France backs India's bid for permanent UNSC seat

France backs India's bid for permanent UNSC seat

Noting that the last reforms to the Security Council were made in the sixties, Ambassador of France to India Jerome Bonnafont said "if we want the Security Council to remain a legitimate place for handling peace and security crisis in the world, it is absolutely necessary to have India as well as couple of others as permanent members."

He said the reform was also imperative "in order to avoid unilateralism and to create an environment where countries sit together to address the threats to peace".

However, the French Ambassador here said it was a very difficult reform which needs two-third majority of the UN Assembly besides the five permanent members and "there is a group of countries" who do not want this reform but France was determined to push for it.

India has been making a strong pitch for UNSC reforms and Prime Minister Manmohan Singh, currently attending the G-8 Summit in Rome, maintain that "the UNSC has not changed at all and its present structure poses serious problems of legitimacy."

"The system of two-tiered membership, which gives a veto to the five permanent members i.e. the nations that emerged victorious after the Second World War, is clearly anachronistic," Singh said in an article in the compendium on contemporary global issues brought out for the Summit.

Bonnafont also talked about the need for significant reforms of international financial institutions to address global problems and participation of emerging countries including India.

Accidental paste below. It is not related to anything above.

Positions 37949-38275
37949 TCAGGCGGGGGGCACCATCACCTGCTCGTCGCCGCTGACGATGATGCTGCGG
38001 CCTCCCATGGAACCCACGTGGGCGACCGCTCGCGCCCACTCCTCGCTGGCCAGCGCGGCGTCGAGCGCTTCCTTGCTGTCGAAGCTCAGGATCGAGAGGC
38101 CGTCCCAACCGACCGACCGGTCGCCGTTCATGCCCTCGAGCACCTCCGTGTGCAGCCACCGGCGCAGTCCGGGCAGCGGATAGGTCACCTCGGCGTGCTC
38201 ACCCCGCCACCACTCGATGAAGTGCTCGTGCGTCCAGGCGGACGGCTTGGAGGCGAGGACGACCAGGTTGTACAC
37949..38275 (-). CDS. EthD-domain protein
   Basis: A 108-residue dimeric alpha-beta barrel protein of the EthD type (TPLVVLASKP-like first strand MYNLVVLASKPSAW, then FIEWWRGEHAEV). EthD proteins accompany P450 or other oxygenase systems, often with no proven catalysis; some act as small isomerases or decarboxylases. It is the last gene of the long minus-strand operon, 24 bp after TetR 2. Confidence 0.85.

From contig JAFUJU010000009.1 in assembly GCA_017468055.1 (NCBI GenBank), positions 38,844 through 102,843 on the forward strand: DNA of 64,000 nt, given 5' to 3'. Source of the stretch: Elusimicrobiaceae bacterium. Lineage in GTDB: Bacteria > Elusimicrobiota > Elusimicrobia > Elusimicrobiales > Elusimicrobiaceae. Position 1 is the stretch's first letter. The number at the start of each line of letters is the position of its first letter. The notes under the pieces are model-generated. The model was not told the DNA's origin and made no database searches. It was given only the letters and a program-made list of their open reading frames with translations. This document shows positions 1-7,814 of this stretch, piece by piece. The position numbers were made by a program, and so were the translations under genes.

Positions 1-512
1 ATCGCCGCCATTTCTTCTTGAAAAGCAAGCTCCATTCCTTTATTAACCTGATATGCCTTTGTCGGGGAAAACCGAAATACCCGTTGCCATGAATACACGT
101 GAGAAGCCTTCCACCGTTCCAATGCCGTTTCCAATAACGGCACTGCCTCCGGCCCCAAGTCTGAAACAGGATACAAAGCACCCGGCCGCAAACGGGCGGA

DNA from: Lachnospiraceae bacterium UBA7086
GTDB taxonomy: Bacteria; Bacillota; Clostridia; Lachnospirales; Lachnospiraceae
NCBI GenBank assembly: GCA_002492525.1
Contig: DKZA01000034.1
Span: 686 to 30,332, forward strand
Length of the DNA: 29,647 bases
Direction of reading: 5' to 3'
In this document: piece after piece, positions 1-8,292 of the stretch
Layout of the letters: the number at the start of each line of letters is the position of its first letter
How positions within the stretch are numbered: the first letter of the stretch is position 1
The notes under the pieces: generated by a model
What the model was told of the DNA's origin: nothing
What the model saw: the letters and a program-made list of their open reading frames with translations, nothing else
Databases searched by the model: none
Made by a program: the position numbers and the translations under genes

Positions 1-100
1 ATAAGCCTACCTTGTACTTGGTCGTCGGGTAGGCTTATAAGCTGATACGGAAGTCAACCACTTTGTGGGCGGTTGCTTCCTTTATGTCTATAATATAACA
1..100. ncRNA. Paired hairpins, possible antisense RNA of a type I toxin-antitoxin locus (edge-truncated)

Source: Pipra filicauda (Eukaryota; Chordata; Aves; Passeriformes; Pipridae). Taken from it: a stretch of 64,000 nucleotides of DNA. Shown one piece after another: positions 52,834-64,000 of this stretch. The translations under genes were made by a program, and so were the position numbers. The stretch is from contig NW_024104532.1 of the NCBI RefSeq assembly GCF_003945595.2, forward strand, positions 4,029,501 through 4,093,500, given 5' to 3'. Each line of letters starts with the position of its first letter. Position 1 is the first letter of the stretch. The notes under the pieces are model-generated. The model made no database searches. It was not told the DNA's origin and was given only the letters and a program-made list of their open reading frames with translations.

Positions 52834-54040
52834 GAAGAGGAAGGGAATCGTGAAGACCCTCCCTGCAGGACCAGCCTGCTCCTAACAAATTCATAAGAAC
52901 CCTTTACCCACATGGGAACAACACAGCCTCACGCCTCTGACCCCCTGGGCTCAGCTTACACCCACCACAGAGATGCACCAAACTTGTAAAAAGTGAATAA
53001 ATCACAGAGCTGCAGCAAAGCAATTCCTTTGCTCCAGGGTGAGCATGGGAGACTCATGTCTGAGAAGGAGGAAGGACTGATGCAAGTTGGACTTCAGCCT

Maintaining that India and France share a very special relationship, the Ambassador said that French President Nicolas Sarkozy was the Chief Guest at the Indian Republic Day function, while Singh will be the Chief Guest at the French National Day Parade on July 14 and this goes to show the nature of the bilateral ties.

A contingent of Indian troops will also participate in the parade to mark the French National Day.

The Ambassador also identified combating terrorism, the civil nuclear sector and climate change as key areas to strengthen relations with India, saying these fields provide for mutual beneficial results.

He said France was also in consultation with Indian government on tariff fixation issue for the French civil-nuclear plants.

On the issue of climate change, he said the problem was not with "India and China, it is the is to get the US on track". The ambassador added that Europe has already made a commitment to reduce its emissions by 20 percent on 1990 as base limit, something which no other country has done so far.

However, he advocated that India should balance between the economic growth and ecological responsibility.

Talking about the bilateral relations, Bonnafont said besides having good operational cooperation between India and France, the latter was also providing assistance to increase the defence capabilities, which included production of six conventional submarines by India.

He said both Sarkozy and Singh have agreed to take steps to further strengthen the bilateral ties and this includes doubling of trade from six billion Euros to 12 billion Euros in next three years.

He said France was also making efforts to triple the number of Indian students in that country by facilitating visas and providing ways to work during and after the studies there.

He said France would also like to strengthen bilateral ties in the area of agriculture and infrastructure.

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